- 3 days
- Loop track with a road section
- Booking required
- Day 1: 4 hours 20 minutes
- Halfmoon Bay to Lee Bay Road end: 1 hour 15 minutes
- Lee Bay Road End to Little River: 20 minutes
- Little River to Maori Beach: 1 hour
- Maori Beach to Port William junction: 1 hour
- Port William junction to Port William Hut: 45 minutes
- Day 2: 5 hours 15 minutes
- Port William Hut to Port William junction: 45 minutes
- Junction to lookout: 3 hours
- Lookout to North West Circuit junction: 1 hour
- North West Circuit junction to North Arm Hut: 30 minutes
- Day 3: 4 hours
- North Arm Hut to Sawdust Bay: 1 hour
- Sawdust Bay to Kaipipi Road: 1 hour 45 minutes
- Kaipipi Road to Fern Gully Track: 45 minutes
- Fern Gully Track to Halfmoon Bay: 30 minutes
An historic walk through almost deserted, pure podocarp forest.
|13 hr – 14 hr 30 min|
Loop track with a road section
Huts and campsites must be booked in advance.
|Half Moon Bay, Stewart Island|
Altitude change 305m
While there are signs of past visitors -- loggers, farmers, miners and Maori -- all over the island, only the Halfmoon Bay area is now inhabited. Although there are some introduced predators, the island remains a sanctuary for birds with its rich, pure podocarp forest, and rain on three out of every four days (rainfall is frequently a just brief, light shower). The island also has a reputation for its deep, unparalleled mud. A result of the island's granite-based soil type, this mud is little more than ankle-deep on the Rakiura Track, which is largely boardwalked. Walkers venturing off the track along the North West Circuit will soon discover real Stewart Island mud.
The Rakiura Track is a much more relaxed track than some of the other Great Walks, with fewer people and more basic facilities. Views are limited on the track, with much of its charm being in the experience of the forest and the rich birdlife.
The track provides a short and easy introduction to the island, and has been created recently as an alternative to the classic but long North West Circuit. The first two days of walking are over old sections of that track. Only on the third and final day is the newly cut track reached.
The Halfmoon Bay area, with its store, hotel, motel and backpacker accommodation, is the start and end point of this track. Although the track is 32km, the complete circuit requires an additional 7km of road walking.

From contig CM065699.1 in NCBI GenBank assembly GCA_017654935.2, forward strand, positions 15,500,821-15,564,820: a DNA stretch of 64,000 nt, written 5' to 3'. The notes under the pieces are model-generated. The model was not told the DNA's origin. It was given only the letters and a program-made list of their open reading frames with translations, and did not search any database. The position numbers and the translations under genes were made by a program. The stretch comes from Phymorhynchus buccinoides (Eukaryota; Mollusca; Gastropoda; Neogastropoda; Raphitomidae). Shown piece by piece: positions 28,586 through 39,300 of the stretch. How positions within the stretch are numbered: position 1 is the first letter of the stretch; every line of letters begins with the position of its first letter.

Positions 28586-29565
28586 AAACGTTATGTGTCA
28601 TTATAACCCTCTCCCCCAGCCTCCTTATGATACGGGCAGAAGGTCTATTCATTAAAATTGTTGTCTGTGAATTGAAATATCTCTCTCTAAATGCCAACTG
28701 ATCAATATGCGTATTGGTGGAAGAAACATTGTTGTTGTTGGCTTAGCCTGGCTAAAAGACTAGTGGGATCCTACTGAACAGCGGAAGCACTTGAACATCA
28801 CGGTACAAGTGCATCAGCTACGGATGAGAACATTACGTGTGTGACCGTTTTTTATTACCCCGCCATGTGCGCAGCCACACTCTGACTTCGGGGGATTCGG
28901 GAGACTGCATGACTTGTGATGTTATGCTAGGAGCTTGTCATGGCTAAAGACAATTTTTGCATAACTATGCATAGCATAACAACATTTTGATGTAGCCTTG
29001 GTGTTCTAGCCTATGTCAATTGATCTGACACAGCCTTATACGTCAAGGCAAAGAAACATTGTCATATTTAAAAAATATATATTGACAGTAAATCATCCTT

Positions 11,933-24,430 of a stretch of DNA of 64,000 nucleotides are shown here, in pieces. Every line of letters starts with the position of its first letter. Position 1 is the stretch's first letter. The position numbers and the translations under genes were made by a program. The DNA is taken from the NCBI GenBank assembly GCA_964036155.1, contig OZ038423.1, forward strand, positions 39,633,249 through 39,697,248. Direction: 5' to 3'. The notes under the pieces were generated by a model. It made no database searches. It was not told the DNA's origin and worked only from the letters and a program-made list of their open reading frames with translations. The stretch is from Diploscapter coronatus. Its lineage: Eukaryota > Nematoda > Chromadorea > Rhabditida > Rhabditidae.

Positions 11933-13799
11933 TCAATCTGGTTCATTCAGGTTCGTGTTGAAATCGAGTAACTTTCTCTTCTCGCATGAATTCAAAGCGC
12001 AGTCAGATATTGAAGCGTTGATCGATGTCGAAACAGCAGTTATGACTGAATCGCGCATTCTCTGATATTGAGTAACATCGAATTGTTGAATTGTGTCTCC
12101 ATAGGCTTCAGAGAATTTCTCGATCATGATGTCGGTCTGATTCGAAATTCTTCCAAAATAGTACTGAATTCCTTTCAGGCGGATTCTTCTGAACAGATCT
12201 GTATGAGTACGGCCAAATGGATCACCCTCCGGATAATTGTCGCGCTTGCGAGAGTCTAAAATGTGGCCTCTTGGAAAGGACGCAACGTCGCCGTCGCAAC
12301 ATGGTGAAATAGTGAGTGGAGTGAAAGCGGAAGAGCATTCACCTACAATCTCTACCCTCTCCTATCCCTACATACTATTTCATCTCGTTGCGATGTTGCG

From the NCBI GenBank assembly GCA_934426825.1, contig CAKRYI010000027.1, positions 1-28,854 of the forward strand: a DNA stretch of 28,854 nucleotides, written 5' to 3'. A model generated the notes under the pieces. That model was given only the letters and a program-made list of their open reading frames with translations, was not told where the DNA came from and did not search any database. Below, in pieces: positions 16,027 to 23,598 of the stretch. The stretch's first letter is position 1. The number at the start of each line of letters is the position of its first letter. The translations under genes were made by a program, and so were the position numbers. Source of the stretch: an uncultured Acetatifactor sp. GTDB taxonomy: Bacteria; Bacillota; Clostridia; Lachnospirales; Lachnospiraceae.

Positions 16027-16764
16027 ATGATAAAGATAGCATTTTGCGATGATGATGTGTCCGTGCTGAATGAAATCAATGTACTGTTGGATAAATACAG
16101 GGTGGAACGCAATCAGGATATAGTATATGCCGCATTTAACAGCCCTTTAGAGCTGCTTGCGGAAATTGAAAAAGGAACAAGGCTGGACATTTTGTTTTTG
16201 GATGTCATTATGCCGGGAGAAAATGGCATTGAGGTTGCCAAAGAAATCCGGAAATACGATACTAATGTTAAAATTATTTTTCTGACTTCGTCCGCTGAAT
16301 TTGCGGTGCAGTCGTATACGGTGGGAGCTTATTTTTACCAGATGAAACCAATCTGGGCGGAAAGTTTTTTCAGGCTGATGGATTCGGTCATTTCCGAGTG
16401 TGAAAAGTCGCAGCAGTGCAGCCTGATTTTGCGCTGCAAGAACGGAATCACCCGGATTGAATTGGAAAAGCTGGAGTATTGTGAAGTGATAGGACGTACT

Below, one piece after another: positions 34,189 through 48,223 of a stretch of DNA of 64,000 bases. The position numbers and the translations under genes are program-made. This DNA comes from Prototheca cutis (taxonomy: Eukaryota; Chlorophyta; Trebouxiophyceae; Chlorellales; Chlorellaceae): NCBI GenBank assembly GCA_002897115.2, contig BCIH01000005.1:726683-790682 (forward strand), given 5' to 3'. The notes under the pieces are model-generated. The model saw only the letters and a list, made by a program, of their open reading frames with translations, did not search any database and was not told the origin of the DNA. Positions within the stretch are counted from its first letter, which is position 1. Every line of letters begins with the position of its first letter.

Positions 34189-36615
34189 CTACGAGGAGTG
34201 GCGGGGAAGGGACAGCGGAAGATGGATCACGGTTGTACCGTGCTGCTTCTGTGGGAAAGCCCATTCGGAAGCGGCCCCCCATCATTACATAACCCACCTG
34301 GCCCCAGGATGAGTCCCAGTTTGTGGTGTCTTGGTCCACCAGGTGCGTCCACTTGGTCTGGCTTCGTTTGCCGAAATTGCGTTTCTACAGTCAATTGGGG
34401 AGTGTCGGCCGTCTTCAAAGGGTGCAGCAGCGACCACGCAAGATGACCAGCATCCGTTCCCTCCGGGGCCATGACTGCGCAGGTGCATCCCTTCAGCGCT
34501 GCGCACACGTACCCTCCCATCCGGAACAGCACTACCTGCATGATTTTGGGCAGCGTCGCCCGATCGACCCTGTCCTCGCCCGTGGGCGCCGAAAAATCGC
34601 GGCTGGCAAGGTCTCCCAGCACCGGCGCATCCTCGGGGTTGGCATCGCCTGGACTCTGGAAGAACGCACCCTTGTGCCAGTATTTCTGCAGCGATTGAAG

Bookings and fees
This track is managed as a Great Walk. While the track itself is free to access, huts and campsites must be booked throughout the year.
The Rakiura Track is exposed to changeable southern weather conditions. Be prepared with warm layers and wet weather gear.
Children and young people
Children 17 and under must book, but stay for free at huts and campsites. Children and infants lose heat quickly. Particular attention should be paid to their warmth and wet weather.
Winter is an ideal time to visit: the weather is settled, temperatures are mild, and there are just enough people in the huts for company. However, days are particularly short.
Transport to Stewart Island is by ferry from Bluff or by aeroplane from Invercargill. Water taxis are available for transport around the island. On the island, the locals drive old cars, and visitors walk. Air and water transport to distant parts of the island can be arranged.
The track may be walked in either direction. Overnight trips to parts of the track are also allowed.
From the Halfmoon Bay foreshore, follow the sealed Horseshoe Bay Road north as it climbs past the church, drops into Mill Creek, and crosses a headland before the long sandy curve of Horseshoe Bay. After almost 1 hour, near the end of the bay, the shingled Lee Bay Road turns off left and inland over another headland. It is 15 minutes past the start of the rough Garden Mound track to the Lee Bay Road end car park and picnic area.
Lee Bay Road End to Little River
The track departs from Lee Bay as a smooth shingled path under coastal fuchsia boughs. Tui sit above the track feeding and singing. Indeed, tui are widely seen on this walk. Passing the uninviting muddy staircase that is the opposite end of the Garden Mound track, the Rakiura Track descends a pretty stair to the wooden bridge over Little River. Walking, if the tide allows, is over the rippled golden sands, entering the forest opposite after a minute or two.
Little River to Maori Beach
Climbing steps into dark forest, the lower grade track becomes a narrow boardwalk through a forest of kamahi and supplejack. Eventually a long set of stairs leads down to onto Maori Beach through coastal kanuka. A high tide track edges along the shoreline, while a low tide track drops onto the long curve of beach.